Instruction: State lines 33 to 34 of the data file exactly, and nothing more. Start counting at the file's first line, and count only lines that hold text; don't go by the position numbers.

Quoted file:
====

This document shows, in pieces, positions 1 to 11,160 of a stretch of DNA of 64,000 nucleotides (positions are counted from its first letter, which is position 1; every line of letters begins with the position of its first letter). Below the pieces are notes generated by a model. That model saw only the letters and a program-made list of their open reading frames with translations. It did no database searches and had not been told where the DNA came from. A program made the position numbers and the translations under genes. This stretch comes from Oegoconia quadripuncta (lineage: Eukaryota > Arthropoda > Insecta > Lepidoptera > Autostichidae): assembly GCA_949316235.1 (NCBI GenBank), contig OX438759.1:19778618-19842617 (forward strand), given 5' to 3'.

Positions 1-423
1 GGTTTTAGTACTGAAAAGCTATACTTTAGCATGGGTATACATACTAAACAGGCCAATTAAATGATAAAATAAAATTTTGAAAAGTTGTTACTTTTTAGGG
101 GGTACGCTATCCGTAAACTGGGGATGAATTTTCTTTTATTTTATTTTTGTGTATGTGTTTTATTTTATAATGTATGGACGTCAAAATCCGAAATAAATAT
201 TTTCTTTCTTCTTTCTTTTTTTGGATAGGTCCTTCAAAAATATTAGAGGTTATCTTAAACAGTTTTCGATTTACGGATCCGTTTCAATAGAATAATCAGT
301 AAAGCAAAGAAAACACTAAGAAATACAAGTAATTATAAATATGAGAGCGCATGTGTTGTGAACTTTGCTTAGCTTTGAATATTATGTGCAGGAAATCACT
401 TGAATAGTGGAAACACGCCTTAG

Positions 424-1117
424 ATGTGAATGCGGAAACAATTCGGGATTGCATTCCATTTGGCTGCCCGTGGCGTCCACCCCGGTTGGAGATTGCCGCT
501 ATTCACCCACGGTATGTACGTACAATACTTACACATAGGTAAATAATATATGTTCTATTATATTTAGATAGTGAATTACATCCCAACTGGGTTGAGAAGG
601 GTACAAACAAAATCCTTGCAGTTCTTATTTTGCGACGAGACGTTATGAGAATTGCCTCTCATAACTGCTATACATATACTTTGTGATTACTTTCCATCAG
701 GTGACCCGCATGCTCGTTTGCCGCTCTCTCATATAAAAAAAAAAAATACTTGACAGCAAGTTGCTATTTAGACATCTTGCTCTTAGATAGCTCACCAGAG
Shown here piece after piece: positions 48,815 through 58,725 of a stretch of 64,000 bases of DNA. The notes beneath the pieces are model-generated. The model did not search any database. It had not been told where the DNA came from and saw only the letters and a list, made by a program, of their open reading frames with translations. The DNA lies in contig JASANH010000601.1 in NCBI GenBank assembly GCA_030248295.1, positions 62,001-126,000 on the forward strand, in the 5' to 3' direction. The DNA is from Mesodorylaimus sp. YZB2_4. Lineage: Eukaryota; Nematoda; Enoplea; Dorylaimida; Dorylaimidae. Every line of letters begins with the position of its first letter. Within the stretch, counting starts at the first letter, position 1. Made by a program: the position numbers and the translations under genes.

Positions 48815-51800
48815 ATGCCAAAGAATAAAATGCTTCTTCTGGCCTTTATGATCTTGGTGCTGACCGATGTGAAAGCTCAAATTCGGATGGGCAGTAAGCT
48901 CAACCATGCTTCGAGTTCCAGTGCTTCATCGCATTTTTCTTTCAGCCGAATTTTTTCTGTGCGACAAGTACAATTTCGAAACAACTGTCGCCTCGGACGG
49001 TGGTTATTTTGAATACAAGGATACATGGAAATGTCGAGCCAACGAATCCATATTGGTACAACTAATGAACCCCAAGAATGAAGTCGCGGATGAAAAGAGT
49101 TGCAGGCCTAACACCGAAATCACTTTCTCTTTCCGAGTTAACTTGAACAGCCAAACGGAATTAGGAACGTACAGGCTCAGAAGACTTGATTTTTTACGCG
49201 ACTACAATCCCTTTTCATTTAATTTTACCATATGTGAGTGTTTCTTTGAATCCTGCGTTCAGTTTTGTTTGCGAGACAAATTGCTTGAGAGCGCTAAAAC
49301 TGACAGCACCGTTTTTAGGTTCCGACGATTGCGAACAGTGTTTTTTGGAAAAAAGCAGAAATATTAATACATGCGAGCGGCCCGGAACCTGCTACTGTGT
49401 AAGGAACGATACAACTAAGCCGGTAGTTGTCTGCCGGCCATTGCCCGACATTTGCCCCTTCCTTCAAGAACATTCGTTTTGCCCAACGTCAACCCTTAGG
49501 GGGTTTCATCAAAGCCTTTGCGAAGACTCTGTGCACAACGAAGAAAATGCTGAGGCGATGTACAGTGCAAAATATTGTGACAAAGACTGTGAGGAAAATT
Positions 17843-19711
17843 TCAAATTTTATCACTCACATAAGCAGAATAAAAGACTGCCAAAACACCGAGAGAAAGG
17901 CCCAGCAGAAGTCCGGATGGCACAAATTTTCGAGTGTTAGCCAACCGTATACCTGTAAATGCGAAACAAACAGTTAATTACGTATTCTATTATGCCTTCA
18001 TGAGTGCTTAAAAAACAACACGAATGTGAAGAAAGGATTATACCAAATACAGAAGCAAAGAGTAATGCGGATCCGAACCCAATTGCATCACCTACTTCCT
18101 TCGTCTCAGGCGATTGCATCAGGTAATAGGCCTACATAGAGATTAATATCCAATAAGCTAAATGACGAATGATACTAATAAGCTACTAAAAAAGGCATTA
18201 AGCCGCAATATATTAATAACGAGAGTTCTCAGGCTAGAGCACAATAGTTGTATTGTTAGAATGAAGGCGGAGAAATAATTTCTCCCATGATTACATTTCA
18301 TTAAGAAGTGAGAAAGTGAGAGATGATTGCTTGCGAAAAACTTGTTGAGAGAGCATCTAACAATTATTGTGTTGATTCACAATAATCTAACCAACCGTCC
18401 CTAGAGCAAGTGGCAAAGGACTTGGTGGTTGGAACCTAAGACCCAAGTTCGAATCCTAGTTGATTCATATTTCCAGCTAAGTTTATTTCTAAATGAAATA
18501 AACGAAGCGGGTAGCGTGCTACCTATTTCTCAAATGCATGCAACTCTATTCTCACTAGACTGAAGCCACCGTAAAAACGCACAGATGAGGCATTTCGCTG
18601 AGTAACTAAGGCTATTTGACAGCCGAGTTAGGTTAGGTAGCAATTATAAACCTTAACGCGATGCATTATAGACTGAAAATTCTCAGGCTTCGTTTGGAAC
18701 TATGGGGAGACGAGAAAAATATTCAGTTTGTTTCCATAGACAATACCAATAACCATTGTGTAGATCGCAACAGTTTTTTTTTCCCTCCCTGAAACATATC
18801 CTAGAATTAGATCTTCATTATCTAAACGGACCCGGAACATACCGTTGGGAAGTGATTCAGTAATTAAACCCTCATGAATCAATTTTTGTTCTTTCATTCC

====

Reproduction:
18701 TATGGGGAGACGAGAAAAATATTCAGTTTGTTTCCATAGACAATACCAATAACCATTGTGTAGATCGCAACAGTTTTTTTTTCCCTCCCTGAAACATATC
18801 CTAGAATTAGATCTTCATTATCTAAACGGACCCGGAACATACCGTTGGGAAGTGATTCAGTAATTAAACCCTCATGAATCAATTTTTGTTCTTTCATTCC